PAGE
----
News / Health

New Compound Increases Muscle Endurance in Mice

Jessica Berman
A new, experimental drug significantly improves muscle endurance in mice.  It is a finding that an international team of researchers hopes may some day benefit patients with conditions that limit exercise tolerance, including type 2 diabetes, which has become a global epidemic.

Although exercise could improve some chronic medical conditions, such as diabetes, obesity and congestive heart failure, those patients often lack the stamina to work out.

Now, researchers at the Scripps Research Institute in Jupiter, Florida and Institut Pasteur de Lille in France have developed a promising experimental drug that dramatically increases the efficiency of muscles most responsible for endurance.

Thomas Burris, an expert in physiology and metabolism, helped developed the candidate drug, called SR9009, that was tested in mice. “Just treating them with the drug increases their ability to run for longer durations and longer times, in fact around 50 to 60 percent longer duration and distance,” he said.

In rodents lacking a molecule called Rev-erba, researchers saw an increase in fat storing cells and a decrease in metabolic activity in muscles responsible for burning fat.  

But that changed when Rev-erba was switched on by SR9009.

In addition, Burris said, the drug decreased fat deposits in the blood and reduced cholesterol levels in the animals.  

The compound also improved the absorption of glucose - sugar the body uses for fuel - by stimulating mitochondria, tiny structures inside cells sometimes called the body's power plants.

Burris said there is no guarantee the benefits of SR9009 seen in mice would occur in humans with metabolic syndrome, a precursor to type 2 diabetes marked by elevated levels of glucose, as well as cholesterol and blood fats known as triglycerides.

"But we do have indications that the effects of the drug are very similar to what you see with someone who has metabolic disorder who starts exercising," Burris stated. "They see a decrease in cholesterol, a decrease in triglycerides, an improvement in glucose metabolism.  And a lot of this is due to transforming the muscle into a more metabolically active muscle."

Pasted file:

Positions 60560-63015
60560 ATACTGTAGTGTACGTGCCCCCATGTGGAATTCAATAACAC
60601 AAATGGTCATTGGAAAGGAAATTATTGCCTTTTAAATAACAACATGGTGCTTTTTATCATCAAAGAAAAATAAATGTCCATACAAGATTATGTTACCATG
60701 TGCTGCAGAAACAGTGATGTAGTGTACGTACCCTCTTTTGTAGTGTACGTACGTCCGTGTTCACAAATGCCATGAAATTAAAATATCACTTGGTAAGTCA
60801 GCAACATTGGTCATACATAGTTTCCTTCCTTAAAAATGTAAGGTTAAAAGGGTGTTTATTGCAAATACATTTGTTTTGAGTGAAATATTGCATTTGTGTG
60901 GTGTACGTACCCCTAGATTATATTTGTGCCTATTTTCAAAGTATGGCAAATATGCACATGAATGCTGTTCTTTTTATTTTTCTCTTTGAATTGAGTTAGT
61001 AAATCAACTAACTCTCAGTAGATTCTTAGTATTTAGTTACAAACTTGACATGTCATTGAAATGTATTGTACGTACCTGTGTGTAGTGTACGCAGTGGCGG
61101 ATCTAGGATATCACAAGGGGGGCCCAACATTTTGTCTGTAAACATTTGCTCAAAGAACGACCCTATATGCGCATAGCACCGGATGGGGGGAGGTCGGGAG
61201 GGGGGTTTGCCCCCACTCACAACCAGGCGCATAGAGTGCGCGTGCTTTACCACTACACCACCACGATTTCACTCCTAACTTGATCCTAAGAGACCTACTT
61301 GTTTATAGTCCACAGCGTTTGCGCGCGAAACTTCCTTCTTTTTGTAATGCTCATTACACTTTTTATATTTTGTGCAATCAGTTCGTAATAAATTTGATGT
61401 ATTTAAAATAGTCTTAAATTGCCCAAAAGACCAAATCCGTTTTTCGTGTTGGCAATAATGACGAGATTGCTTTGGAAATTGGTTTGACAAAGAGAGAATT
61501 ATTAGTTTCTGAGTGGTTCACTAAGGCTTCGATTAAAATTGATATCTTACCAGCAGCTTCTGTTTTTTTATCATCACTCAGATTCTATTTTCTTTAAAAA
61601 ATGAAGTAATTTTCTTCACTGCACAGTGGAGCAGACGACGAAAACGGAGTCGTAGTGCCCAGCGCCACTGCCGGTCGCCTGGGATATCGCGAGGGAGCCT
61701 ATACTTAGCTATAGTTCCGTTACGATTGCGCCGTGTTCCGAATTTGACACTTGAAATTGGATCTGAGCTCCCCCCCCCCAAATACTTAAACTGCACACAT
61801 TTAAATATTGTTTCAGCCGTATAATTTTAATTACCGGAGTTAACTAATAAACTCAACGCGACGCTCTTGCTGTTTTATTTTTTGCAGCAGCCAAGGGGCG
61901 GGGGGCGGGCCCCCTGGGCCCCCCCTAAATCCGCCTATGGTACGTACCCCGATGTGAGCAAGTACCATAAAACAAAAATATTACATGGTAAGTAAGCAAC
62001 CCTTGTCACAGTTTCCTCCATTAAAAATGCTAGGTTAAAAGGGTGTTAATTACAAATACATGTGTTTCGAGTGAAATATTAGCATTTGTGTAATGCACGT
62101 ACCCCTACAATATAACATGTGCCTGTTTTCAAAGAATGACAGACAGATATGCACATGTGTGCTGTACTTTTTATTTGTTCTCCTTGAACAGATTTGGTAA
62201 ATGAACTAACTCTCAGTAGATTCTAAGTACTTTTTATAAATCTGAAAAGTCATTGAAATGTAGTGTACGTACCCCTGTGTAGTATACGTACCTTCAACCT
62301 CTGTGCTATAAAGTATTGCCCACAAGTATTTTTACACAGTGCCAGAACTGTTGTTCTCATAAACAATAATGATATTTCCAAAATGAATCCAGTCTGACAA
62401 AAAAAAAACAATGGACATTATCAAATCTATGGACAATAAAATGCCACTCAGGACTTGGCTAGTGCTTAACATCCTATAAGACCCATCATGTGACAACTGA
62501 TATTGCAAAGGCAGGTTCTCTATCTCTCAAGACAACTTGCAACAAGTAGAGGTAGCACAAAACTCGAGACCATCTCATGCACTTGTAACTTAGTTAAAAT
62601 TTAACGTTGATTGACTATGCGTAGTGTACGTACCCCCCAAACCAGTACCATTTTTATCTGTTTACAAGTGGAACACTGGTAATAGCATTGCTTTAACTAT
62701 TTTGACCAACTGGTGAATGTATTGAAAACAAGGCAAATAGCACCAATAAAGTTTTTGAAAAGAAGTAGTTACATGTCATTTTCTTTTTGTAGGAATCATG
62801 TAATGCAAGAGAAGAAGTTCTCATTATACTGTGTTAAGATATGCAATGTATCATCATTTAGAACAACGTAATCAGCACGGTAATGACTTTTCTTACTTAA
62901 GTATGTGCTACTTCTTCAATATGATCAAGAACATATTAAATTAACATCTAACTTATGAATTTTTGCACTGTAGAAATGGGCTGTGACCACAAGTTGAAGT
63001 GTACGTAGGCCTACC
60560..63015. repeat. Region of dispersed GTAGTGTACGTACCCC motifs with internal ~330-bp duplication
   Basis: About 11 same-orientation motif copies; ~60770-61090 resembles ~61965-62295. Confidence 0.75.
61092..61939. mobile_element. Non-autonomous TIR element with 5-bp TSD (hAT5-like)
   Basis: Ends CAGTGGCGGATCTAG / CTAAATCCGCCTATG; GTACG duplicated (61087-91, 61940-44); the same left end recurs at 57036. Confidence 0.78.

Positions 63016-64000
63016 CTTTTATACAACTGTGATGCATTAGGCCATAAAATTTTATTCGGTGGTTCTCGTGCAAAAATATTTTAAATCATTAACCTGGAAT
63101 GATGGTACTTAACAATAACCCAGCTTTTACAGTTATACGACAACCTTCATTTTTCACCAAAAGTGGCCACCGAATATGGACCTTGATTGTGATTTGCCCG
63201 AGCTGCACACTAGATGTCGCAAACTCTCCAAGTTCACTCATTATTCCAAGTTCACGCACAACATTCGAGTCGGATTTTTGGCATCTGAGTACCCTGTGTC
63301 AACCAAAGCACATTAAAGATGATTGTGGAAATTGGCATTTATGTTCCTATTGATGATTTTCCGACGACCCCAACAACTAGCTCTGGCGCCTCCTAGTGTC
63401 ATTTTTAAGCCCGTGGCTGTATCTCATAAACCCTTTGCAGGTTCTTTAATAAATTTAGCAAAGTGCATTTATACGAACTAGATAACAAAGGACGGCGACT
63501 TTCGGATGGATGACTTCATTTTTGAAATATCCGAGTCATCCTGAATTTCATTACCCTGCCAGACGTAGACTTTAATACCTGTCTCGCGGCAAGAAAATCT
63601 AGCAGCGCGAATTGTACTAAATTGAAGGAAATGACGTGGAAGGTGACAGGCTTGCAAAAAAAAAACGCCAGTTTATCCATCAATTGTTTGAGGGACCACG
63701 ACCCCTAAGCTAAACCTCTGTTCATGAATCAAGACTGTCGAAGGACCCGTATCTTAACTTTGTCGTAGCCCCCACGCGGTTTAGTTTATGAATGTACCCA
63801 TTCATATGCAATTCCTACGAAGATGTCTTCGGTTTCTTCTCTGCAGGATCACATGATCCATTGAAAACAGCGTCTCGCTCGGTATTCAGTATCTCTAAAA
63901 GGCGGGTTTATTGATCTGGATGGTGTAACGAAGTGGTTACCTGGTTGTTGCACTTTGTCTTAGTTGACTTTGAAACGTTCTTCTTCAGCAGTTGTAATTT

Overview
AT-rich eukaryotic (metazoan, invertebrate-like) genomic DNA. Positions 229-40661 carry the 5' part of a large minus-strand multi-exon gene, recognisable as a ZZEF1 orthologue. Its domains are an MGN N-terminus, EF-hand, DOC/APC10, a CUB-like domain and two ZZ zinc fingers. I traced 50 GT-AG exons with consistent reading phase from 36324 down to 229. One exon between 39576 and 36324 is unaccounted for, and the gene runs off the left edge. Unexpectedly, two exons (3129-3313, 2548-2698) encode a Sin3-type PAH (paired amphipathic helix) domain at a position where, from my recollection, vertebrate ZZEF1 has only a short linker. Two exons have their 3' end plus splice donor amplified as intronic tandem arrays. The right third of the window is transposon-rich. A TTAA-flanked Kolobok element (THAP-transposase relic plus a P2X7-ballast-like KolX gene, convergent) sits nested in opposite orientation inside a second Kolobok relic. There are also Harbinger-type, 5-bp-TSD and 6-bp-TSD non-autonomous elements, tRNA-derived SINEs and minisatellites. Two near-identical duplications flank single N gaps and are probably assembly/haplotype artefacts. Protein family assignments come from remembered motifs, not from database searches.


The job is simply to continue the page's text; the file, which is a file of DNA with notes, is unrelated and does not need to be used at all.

An article describing improvements in muscle endurance in mice treated with the compound SR9009 is published in the journal Nature.

You May Like

Polls Open in Scotland Independence Vote

As race to persuade undecided voters continues, 'No' voters say they believe life in Scotland will slowly improve, 'Yes' vote not worth the risk More

South Africa’s 'Open Mosque' Admits Everyone, Including Critics

Open Mosque founder plans to welcome gay worshipers and allow women to lead prayers More

Ukrainian Activist in Despair About Future of Her Country

IrIna Dovgan, accused of being a spy and tortured by pro-Russian separatists, is appealing to UN Human Rights Council to support her country More

Featured Videos

Your JavaScript is turned off or you have an old version of Adobe's Flash Player. Get the latest Flash player.
A Dinosaur Fit for Land and Wateri
X
September 17, 2014 8:44 PM
Residents and tourists in Washington D.C. can now examine a life-size replica of an unusual dinosaur that lived almost a hundred million years ago in northern Africa. Scientists say studying the behemoth named Spinosaurus helps them better understand how some prehistoric animals adapted to life on land and in water. The Spinosaurus replica is on display at the National Geographic museum. VOA’s George Putic has more.
Video

Video A Dinosaur Fit for Land and Water